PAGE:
A story about six pre-pubescent spelling bee contestants is not exactly an intuitive subject for a musical. But it is precisely the quirky idiosyncrasies of The 25th Annual Putnam County Spelling Bee that make it such an appealing success. Satirizing the pressure-filled childhoods of middle school overachievers, it tells the simple tale of a county spelling bee while simultaneously capturing the growth of all its individual contestants. Filled with sharp comedy, much of which is improvised, Spelling Bee will have its audiences both falling off their chairs and pondering how to spell the names of obscure South American rodents.
Directed by Beni El-Dalati (COL ’12) and produced by Ellison Roberts (COL ’14), Mask and Bauble’s production of Spelling Bee runs from Feb. 16 to 25 in Poulton Hall. As a musical with improvisational comedy at its base, it provided a unique challenge that required the collaboration of a wide range of staff—actor Joe Madsen (COL ’14) even wrote many of the “use this word in a sentence” examples that form a vital part of the show’s humor. Madsen’s brilliant quips reveal the way that Spelling Bee celebrates offbeat spontaneity. Roberts applauded this “quirky harmony” of the cast and crew, saying it allowed them to “come together in the truest spirit of theater and create something.”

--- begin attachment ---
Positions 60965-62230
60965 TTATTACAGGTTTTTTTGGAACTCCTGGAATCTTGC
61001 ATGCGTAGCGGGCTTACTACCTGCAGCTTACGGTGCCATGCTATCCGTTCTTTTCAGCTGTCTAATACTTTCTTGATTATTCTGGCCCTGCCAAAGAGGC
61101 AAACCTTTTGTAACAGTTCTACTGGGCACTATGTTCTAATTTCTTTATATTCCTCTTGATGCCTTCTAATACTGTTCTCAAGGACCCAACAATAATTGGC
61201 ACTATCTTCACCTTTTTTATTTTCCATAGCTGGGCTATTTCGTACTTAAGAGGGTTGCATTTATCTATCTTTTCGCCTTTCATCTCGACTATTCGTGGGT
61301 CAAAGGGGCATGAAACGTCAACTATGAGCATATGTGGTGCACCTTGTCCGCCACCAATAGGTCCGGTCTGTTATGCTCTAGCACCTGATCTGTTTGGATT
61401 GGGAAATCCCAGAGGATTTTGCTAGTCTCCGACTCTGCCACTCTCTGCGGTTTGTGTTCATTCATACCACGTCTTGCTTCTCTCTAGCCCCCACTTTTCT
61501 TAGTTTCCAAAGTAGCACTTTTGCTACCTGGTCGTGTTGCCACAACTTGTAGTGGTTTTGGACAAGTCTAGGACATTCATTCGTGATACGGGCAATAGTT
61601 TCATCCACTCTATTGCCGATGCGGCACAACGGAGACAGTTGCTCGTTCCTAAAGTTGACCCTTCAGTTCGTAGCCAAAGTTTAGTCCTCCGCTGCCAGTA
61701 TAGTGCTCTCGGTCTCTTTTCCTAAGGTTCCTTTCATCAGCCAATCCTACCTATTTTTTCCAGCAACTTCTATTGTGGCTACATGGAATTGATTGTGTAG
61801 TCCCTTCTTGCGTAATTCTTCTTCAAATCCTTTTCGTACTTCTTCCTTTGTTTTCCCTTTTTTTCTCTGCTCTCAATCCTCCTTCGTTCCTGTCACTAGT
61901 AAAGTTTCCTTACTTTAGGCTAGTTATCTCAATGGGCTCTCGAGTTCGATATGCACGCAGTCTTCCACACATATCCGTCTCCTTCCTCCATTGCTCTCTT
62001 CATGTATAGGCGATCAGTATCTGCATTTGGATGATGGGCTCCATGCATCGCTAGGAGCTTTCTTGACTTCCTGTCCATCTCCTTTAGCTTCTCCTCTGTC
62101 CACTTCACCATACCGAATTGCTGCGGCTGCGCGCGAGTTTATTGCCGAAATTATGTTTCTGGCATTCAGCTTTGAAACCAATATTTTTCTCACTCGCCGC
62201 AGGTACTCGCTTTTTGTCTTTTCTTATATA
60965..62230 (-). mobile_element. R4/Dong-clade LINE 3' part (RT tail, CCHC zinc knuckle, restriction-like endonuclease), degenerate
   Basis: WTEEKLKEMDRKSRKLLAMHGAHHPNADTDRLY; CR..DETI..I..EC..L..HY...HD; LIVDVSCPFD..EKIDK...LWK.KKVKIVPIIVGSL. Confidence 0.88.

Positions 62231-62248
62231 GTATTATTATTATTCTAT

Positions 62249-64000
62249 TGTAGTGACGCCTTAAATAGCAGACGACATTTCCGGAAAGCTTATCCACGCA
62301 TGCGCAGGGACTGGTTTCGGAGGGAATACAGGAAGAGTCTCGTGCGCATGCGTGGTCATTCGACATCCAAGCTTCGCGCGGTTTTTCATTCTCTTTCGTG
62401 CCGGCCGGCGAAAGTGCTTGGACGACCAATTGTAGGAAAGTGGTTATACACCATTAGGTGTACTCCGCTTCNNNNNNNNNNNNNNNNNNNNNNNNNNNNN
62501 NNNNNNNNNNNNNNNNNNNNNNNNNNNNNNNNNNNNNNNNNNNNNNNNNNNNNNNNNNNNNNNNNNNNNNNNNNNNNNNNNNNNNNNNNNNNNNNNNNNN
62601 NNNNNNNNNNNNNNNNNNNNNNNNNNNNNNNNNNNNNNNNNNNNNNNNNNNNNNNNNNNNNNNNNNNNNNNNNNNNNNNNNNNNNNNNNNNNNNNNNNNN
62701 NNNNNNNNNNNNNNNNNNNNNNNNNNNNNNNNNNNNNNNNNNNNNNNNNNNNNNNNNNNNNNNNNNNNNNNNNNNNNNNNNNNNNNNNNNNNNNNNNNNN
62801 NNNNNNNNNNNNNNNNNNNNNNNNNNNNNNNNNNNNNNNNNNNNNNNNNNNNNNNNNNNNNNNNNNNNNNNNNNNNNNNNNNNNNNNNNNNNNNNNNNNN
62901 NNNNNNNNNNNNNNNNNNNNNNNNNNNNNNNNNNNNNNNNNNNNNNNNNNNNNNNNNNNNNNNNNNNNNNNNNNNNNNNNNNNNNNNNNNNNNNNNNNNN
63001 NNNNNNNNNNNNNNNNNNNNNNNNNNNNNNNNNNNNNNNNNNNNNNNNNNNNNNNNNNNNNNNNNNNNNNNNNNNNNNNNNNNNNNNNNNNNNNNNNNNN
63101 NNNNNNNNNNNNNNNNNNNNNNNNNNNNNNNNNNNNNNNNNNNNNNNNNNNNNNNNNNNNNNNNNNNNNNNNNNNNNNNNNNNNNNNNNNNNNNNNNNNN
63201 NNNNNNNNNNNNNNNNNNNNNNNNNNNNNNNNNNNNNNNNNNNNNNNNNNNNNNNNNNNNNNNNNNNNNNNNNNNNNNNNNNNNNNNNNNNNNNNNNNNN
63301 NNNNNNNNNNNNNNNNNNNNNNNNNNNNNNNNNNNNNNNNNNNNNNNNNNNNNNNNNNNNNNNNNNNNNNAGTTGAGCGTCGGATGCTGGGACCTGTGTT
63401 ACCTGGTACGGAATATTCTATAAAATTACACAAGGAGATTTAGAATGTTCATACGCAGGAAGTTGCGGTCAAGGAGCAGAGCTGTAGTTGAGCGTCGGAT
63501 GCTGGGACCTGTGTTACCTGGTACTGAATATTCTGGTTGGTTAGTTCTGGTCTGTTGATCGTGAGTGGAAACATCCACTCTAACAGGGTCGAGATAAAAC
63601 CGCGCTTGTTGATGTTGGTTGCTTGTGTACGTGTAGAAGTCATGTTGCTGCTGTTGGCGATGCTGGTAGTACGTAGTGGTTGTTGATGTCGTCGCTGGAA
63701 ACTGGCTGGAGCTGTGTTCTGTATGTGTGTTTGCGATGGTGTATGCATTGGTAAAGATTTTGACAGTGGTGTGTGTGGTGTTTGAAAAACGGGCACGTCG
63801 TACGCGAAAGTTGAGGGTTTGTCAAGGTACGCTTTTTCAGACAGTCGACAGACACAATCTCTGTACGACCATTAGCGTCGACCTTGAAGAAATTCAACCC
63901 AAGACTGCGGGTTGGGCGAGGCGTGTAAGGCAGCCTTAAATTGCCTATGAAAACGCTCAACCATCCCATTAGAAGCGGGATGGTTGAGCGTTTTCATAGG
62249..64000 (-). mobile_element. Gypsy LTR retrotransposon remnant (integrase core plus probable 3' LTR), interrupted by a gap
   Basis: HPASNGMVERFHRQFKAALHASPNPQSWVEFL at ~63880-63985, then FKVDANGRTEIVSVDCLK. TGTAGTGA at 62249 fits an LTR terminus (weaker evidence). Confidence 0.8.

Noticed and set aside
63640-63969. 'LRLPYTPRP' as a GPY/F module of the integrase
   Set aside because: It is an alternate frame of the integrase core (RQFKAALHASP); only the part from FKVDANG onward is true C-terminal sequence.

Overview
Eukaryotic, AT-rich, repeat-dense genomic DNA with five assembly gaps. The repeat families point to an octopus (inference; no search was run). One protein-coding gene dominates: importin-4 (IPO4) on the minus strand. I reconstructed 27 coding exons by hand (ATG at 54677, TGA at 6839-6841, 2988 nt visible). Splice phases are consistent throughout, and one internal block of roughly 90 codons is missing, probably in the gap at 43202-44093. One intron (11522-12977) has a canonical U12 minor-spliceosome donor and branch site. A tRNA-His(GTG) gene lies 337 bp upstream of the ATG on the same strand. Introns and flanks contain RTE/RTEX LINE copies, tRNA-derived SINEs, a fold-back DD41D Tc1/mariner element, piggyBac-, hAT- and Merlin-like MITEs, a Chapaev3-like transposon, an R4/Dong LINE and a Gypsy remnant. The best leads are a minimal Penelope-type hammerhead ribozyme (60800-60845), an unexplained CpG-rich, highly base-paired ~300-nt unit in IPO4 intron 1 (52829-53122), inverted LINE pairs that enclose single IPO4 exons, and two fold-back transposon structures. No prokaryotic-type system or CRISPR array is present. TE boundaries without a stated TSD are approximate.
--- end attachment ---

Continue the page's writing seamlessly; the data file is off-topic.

Probably the most unusual aspect of the show is its audience involvement, which allows the participation of four volunteers in the on-stage spelling bee. Though this may cause the volunteers to sweat over the spelling of “panacea,” it effectively adds to the show’s humor by lending an air of serendipity to every laughable moment. Assistant Stage Manager Katherine Sisemore (COL ’15) said “the most important part about the show is the audience involvement.” It is rare that a theatrical production allows for this level of influence from the audience, yet Spelling Bee integrates it with flair.
The story behind Spelling Bee itself weaves together multiple layers, giving life to the seemingly tedious context of a local county spelling bee. El-Dalati said the show “uses something trivial and fills it with as much heart as possible.” Though the outward story of the competition itself unites the six children, it frames each contestant’s personal story with flashbacks and musical sequences while the characters are faced with a litany of spelling words. True to the show’s musical spirit, these stories burst to life through often irreverent songs that tell the awkward tales of everything from self-doubt and unfortunate erections to parental pressures.
By the end of the competition, each contestant learns a personal lesson that memorizing the spelling of “didactic” simply can’t achieve. From discovering the joy of “not living up to expectations” to redefining what it means to win, every speller goes through a process of growth. In this way, Spelling Bee becomes a bildungsroman (language of origin: German) of the most unexpected sort.
“What this show teaches us is that it’s not how we perform that’s important, but rather it’s that we do and what we learn from doing it,” El-Dalati said.